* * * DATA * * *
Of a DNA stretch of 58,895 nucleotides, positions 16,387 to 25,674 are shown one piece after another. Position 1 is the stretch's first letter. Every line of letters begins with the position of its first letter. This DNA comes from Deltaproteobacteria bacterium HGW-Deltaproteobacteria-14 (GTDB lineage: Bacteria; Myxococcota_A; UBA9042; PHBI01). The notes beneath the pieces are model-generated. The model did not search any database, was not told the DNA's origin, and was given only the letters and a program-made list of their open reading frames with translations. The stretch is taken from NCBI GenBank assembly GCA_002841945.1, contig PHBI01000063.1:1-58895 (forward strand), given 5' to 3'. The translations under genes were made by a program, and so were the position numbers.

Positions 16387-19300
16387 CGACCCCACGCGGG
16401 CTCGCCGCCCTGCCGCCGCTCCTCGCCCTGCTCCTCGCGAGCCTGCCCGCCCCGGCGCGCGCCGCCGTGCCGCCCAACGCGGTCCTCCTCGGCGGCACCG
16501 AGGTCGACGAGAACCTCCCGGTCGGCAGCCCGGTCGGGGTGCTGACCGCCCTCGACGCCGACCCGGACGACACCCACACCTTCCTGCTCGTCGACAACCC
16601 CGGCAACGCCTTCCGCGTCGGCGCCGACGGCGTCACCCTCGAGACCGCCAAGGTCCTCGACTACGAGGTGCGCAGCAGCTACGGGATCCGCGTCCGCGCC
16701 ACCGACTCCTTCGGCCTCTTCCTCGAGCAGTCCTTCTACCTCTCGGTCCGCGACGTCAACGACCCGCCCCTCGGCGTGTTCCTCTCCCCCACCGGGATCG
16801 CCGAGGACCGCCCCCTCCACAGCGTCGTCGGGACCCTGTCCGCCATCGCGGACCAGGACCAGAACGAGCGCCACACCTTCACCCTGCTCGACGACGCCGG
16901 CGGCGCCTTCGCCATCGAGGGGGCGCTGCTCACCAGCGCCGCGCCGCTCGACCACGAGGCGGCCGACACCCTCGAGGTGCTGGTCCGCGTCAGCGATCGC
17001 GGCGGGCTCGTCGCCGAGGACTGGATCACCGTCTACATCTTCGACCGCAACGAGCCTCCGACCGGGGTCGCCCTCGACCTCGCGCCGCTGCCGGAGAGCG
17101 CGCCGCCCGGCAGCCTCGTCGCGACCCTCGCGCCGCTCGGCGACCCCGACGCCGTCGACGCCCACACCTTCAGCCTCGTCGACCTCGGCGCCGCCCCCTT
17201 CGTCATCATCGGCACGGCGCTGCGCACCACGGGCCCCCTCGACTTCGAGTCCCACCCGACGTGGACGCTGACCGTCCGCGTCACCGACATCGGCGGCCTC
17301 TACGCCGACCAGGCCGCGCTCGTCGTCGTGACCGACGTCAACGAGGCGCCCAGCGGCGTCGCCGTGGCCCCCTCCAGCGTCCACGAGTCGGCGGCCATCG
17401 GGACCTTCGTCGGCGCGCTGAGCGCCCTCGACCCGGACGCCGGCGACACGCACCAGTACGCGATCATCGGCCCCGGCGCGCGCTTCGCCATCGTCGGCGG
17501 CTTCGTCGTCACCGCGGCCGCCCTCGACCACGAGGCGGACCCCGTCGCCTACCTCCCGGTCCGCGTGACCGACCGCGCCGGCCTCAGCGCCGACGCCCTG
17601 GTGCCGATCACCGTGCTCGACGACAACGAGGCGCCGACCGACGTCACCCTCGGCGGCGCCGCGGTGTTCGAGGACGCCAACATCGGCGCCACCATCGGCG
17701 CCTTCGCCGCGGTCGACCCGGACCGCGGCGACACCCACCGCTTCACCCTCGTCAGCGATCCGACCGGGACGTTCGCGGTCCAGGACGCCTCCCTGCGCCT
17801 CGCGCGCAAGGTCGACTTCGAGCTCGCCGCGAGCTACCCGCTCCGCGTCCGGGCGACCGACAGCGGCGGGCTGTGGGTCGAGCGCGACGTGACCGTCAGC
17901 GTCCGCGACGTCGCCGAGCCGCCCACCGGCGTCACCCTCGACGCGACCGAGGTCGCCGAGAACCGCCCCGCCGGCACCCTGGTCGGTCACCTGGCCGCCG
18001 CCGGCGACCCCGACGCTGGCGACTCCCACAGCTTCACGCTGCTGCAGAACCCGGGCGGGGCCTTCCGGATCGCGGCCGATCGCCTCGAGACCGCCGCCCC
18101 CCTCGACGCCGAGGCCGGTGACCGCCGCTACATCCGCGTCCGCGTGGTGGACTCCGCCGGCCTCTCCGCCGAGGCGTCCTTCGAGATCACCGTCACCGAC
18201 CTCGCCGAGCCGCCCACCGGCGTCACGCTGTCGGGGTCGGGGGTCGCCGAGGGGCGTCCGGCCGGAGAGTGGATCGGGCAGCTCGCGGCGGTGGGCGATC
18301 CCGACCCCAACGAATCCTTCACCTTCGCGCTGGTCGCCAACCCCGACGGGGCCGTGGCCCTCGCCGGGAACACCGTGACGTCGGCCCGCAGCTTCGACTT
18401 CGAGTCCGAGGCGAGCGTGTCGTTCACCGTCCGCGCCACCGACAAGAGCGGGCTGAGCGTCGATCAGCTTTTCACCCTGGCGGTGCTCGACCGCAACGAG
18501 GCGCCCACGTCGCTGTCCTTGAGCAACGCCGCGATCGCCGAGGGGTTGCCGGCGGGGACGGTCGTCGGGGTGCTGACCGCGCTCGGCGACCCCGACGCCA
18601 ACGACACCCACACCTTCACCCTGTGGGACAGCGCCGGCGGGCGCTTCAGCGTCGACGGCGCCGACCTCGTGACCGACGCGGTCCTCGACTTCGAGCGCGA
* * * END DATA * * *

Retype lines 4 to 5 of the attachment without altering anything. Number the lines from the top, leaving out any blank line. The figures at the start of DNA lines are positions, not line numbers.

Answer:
16401 CTCGCCGCCCTGCCGCCGCTCCTCGCCCTGCTCCTCGCGAGCCTGCCCGCCCCGGCGCGCGCCGCCGTGCCGCCCAACGCGGTCCTCCTCGGCGGCACCG
16501 AGGTCGACGAGAACCTCCCGGTCGGCAGCCCGGTCGGGGTGCTGACCGCCCTCGACGCCGACCCGGACGACACCCACACCTTCCTGCTCGTCGACAACCC